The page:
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PARIS — Salon organizers here cited a sharp uptick in applications for exhibition space from quality brands and producers for the coming sessions, which they hope indicates a parting of clouds.

This story first appeared in the May 19, 2010 issue of WWD. Subscribe Today.

“It’s another sign that the market is picking up,” said Philippe Pasquet, chief executive officer of Première Vision, which has trimmed the duration of its fall session to three days from four, running Sept. 14 to 16, to better reflect visitors’ compressed agendas.

Pasquet said the aim was to optimize the textile salon’s organization as a compact one-stop shopping experience. The event is part of the Première Vision Pluriel network of complementary shows, which includes Indigo and Expofil.

Following a dismal year, with a 23 percent plunge in apparel production in France and similar setbacks for producers across Europe, Pasquet said things were beginning to look up.

“Certain firms have returned to pre-crisis levels of production, which is starting to compensate for their losses,” he said.

A spokeswoman for the Premiere Classe and Who’s Next trade shows also reported that organizers were overwhelmed with the level of demand from brands. The Paris shows are due to run concurrently on Sept. 4 to 7 at Porte de Versailles, with a second session for Premiere Classe scheduled for the city’s Jardin des Tuileries venue Oct. 1 to 4.

Among new developments, meanwhile, global trade fair organizer Messe Frankfurt is moving into the realm of ready-to-wear with the recent acquisition of Paris-based Ethical Fashion Show.

Messe Frankfurt — which runs 31 textile trade shows, including Texworld — said it planned to surf on the growing interest in green, fair trade and sustainable fashion to grow the show in Paris and then expand abroad.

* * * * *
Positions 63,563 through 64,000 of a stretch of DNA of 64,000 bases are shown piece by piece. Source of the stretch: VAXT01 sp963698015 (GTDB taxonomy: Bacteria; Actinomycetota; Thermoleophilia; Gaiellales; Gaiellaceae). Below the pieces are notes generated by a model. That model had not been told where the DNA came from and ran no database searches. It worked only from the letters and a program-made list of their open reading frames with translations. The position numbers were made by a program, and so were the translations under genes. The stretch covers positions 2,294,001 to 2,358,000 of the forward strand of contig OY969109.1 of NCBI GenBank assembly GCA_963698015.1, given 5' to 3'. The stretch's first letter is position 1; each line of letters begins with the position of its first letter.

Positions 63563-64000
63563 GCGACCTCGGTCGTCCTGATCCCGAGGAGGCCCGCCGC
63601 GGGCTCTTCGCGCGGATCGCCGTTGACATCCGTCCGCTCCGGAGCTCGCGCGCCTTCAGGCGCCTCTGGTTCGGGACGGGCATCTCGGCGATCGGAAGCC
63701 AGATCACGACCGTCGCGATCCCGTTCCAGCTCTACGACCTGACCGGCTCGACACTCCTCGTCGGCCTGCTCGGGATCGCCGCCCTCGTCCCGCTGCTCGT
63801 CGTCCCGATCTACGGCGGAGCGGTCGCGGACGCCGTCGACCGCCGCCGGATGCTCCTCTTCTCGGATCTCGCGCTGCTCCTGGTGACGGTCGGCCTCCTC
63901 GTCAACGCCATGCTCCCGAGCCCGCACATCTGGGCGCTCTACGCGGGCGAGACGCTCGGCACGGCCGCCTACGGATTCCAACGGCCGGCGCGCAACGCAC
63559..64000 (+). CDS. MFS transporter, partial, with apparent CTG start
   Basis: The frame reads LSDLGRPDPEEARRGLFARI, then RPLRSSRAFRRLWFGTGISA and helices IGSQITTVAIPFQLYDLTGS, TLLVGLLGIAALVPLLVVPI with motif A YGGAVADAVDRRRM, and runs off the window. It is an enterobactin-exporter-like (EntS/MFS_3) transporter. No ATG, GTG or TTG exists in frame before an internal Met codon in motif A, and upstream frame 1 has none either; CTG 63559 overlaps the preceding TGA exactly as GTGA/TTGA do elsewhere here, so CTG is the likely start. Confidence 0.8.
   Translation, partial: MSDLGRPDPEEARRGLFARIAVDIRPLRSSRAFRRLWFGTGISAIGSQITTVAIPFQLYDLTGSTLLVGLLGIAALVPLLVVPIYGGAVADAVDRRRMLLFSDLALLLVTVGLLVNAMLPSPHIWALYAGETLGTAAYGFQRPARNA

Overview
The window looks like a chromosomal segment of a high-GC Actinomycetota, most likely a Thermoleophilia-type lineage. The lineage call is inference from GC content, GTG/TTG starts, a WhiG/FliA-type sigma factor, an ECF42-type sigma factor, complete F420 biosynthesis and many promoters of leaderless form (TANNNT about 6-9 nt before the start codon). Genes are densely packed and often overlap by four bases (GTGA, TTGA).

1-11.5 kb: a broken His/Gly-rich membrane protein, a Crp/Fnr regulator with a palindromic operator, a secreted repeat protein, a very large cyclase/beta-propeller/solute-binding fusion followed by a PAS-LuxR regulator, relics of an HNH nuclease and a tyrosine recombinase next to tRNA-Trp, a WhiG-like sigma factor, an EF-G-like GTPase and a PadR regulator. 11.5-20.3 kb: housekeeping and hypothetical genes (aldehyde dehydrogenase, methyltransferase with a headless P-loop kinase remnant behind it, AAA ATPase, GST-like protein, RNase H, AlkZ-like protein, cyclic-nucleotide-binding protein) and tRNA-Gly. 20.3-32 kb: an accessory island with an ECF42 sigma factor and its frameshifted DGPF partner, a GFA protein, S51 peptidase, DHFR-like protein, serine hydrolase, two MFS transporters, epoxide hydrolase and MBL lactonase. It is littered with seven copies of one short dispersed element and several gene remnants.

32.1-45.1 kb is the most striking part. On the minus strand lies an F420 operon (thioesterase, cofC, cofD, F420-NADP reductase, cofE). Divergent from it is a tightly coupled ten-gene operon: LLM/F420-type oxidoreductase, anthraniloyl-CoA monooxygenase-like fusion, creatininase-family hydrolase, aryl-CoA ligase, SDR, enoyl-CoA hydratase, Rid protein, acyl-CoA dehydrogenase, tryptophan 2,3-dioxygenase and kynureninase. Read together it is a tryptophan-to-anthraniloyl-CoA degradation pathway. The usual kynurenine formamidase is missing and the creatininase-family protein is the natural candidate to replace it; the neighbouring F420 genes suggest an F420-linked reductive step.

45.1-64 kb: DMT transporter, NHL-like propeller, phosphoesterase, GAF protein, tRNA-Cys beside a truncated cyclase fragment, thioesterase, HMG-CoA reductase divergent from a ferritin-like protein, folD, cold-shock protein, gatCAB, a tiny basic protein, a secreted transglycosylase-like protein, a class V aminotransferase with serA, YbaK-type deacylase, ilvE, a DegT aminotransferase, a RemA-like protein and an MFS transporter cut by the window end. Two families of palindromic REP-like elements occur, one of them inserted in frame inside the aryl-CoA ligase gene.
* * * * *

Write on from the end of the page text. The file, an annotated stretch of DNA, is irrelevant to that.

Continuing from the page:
“I had felt for some time that Messe Frankfurt’s portfolio was lacking finished products,” explained Michael Scherpe, president of Messe Frankfurt France.

Texworld, which will run Sept. 13 to 16 at Le Bourget, is also upping its fashion quotient following the appointment this year of designers Grégory Lamaud and Louis Gérin as artistic directors. The fall edition also will feature a first: creations by fashion students using exhibitors’ fabrics.

Following earlier collaborations with foreign fashion schools in the show’s Designers & Fashion section, Messe Frankfurt called on students at France’s ESMOD to design the outfits. “Texworld is going to accompany, and in some cases anticipate, the fashion evolution of our exhibitors,” said Scherpe.

For its sixth edition, running June 2 to 3, Denim by Première Vision will move to a more central Paris location at the Halle Freyssinet, in the city’s 13th arrondissement. The event has introduced a Future Denim Designers Award under the aegis of denim guru Adriano Goldschmied. Supervised by Rad Rags’ Umberto Brochetto, a group of students from London’s Central Saint Martins school will compete for the award.

Among new kids in town, Designers & Agents, which holds seasonal shows in Los Angeles and New York, will launch its first Paris edition this fall. Dubbed D&A Paris, it will bring a select crop of American brands.

The salon will be held Oct. 1 to 4 at Gallery Nikki Diana Marquardt in the Marais district. Future editions will expand to include an international group.

“For the American designers who have a definitive style that can translate abroad, Paris presents a great opportunity… to meet buyers from around the world,” said Barbara Kramer, the fair’s co-founder.

Participating brands include Calleen Cordero, R13, Michelle Mason, VPL by Victoria Bartlett and Lutz & Patmos. “The dollar now has great value against the euro, so pricing allows for good margins for retailers,” noted co-producer Ed Mandelbaum.

Muriel Piaser, the newly named director of the Prêt à Porter Paris, noted, however, that many contemporary brands and secondary lines have lost interest in the traditional trade show format.

Brands like Paul & Joe and Antik Batik have dropped out of Prêt à Porter’s September show in Paris in recent years because most buyers had already closed their budgets by that date, forcing organizers to rethink both the format and the timing of their offer.

Piaser’s proposition is a revamped version of Before by July, the inter-seasonal trade show launched last year. The 2010 edition will be held at the former Stock Exchange building in central Paris on July 4 and 5, just before the start of couture week.

The highlight of the event is a series of fashion shows branded Paris Fashion Days, which will showcase spring 2011 designs for buyers and fall 2010 creations for the general public. Visitors will walk away with a look book and a video of the show, which they can broadcast in-store.

“These brands dream of having access to the catwalk, but they are not necessarily able to do that,” Piaser said. “So we thought we would create a fashion week for them.”

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